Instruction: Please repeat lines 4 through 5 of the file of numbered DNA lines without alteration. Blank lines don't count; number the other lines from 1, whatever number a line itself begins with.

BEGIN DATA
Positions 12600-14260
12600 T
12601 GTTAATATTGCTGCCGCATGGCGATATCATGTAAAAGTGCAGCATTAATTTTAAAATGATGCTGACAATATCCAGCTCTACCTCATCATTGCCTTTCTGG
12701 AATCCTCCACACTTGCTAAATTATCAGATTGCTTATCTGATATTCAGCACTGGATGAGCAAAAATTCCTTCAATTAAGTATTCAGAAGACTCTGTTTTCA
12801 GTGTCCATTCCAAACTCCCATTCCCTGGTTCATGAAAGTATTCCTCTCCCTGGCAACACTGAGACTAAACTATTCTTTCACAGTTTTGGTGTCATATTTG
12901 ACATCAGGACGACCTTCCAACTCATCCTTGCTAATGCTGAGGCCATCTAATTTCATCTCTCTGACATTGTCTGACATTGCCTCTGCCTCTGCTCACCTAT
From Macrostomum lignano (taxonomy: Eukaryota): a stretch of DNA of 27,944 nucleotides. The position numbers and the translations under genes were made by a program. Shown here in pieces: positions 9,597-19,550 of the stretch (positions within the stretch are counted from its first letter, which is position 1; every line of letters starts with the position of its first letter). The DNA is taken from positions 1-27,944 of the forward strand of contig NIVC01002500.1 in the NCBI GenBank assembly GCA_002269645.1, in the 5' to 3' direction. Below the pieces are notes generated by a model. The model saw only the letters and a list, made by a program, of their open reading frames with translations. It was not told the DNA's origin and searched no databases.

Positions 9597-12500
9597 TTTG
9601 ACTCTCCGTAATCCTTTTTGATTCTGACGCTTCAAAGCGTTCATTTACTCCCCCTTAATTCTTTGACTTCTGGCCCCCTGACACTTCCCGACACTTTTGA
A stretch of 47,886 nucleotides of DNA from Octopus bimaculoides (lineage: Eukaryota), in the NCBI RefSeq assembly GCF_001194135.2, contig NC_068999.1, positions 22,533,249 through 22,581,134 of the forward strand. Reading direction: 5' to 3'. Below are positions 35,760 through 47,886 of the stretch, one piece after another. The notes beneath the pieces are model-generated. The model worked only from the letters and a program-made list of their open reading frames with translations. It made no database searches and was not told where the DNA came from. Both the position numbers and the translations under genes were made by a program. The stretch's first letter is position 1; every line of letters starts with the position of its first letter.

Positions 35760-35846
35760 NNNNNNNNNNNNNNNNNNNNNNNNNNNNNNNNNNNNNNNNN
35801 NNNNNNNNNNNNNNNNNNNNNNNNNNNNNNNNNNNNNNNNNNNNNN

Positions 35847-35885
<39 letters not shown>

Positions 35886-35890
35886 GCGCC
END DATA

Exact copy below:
12701 AATCCTCCACACTTGCTAAATTATCAGATTGCTTATCTGATATTCAGCACTGGATGAGCAAAAATTCCTTCAATTAAGTATTCAGAAGACTCTGTTTTCA
12801 GTGTCCATTCCAAACTCCCATTCCCTGGTTCATGAAAGTATTCCTCTCCCTGGCAACACTGAGACTAAACTATTCTTTCACAGTTTTGGTGTCATATTTG